Supercomputers could be "a game-changer" when it comes to predicting the risks of space radiation, allowing NASA to make life-saving decisions in real-time, argues one of the researchers. During that 1972 solar storm, skin and organs would've risked being exposed to radiation in excess of NASA limits, though one of the study's co-authors believes that rather than risking harm to the astronauts, NASA would've promptly terminated that mission.
"Though the study explored the historical missions, the researchers had in mind future commercial space flights, like those proposed by SpaceX or Virgin Galactic, that will likely travel a similar orbit to best show off the beauty of Earth from space."Read Replies (0)
By EditorDavid from Slashdot's better-than-punch-cards department
Slashdot reader Qbertino is pursuing a comp sci degree -- and got a surprise during the last exam: being asked to write code on paper.
Not that I'd expect an IDE -- it's an exam after all -- but being able to use a screen and a keyboard with a very simple editor should be standard at universities these days... I find this patently absurd in 2018...
What do you think and what are your recent experiences with exams at universities? Is this still standard? What's the point besides annoying students? Did I miss something?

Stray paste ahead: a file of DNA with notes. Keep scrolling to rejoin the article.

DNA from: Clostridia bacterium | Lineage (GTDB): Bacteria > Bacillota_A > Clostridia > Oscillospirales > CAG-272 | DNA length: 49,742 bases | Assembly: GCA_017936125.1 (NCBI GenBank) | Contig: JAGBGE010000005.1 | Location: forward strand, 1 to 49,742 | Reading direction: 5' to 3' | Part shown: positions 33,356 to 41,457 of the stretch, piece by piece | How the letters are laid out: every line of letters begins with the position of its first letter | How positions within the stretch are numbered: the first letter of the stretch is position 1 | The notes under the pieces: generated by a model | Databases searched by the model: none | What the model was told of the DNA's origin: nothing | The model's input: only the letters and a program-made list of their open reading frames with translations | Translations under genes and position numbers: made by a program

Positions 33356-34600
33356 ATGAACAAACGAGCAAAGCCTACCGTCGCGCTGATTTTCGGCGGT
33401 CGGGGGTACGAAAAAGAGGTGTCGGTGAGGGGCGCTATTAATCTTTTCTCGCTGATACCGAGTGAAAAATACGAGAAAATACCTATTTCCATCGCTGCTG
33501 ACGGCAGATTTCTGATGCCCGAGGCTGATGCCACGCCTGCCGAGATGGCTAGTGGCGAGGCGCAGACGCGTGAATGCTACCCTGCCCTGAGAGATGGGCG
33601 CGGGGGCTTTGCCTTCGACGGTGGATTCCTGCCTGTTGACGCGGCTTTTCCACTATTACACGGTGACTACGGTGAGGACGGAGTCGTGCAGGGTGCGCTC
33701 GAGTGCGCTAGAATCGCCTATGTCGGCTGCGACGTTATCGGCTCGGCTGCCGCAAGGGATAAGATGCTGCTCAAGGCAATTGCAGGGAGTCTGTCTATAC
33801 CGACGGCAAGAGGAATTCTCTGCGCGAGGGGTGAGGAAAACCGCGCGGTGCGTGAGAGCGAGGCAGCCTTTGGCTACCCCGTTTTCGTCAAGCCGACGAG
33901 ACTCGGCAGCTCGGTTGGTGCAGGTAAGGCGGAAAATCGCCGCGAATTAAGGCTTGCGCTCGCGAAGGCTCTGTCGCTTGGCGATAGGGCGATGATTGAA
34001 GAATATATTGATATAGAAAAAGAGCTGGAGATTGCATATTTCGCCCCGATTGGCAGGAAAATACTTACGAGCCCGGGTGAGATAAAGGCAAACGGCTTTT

A similar question was asked on Slashdot 16 years ago -- but apparently nothing has changed since 2002.
Leave your best answers in the comments. Should coding exams be given on paper?Read Replies (0)
By BeauHD from Slashdot's makes-good-business-sense department
An anonymous reader quotes a report from The Verge: Apple is pushing back against the Environmental Protection Agency's proposal to repeal the Clean Power Plan. The company filed a public comment with the EPA today arguing that scrapping the policy, which calls for cutting power plant pollution, would dull the United States' competitive edge in the clean energy economy. The Clean Power Plan (or CPP) was finalized by the Obama administration, and it takes aim at power plants -- the number one carbon polluters in the U.S., according to the Obama-era EPA website. Had the CPP ever taken effect, it would have given power plants until the year 2030 to curb their carbon emissions by about 30 percent, a move that the Obama administration said could protect the environment, public health, and consumer's pocketbooks.